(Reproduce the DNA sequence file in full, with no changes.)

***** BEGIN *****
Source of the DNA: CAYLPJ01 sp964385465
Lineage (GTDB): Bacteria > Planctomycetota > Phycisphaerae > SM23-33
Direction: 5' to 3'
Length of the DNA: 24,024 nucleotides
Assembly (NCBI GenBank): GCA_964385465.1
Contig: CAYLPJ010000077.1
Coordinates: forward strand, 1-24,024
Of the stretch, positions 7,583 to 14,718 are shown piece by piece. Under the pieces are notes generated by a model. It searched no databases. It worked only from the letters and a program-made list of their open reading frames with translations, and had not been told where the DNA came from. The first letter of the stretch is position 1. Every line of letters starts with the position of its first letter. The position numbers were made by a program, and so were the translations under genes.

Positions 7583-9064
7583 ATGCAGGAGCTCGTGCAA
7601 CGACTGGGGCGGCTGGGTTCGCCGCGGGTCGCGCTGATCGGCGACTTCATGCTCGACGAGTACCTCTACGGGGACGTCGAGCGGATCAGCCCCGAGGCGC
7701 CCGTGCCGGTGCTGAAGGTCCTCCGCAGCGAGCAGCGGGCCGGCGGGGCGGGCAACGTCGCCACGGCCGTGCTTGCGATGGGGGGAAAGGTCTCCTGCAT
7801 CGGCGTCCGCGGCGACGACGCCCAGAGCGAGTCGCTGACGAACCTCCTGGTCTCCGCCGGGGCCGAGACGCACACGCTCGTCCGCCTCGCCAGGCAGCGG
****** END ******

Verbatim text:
Source of the DNA: CAYLPJ01 sp964385465
Lineage (GTDB): Bacteria > Planctomycetota > Phycisphaerae > SM23-33
Direction: 5' to 3'
Length of the DNA: 24,024 nucleotides
Assembly (NCBI GenBank): GCA_964385465.1
Contig: CAYLPJ010000077.1
Coordinates: forward strand, 1-24,024
Of the stretch, positions 7,583 to 14,718 are shown piece by piece. Under the pieces are notes generated by a model. It searched no databases. It worked only from the letters and a program-made list of their open reading frames with translations, and had not been told where the DNA came from. The first letter of the stretch is position 1. Every line of letters starts with the position of its first letter. The position numbers were made by a program, and so were the translations under genes.

Positions 7583-9064
7583 ATGCAGGAGCTCGTGCAA
7601 CGACTGGGGCGGCTGGGTTCGCCGCGGGTCGCGCTGATCGGCGACTTCATGCTCGACGAGTACCTCTACGGGGACGTCGAGCGGATCAGCCCCGAGGCGC
7701 CCGTGCCGGTGCTGAAGGTCCTCCGCAGCGAGCAGCGGGCCGGCGGGGCGGGCAACGTCGCCACGGCCGTGCTTGCGATGGGGGGAAAGGTCTCCTGCAT
7801 CGGCGTCCGCGGCGACGACGCCCAGAGCGAGTCGCTGACGAACCTCCTGGTCTCCGCCGGGGCCGAGACGCACACGCTCGTCCGCCTCGCCAGGCAGCGG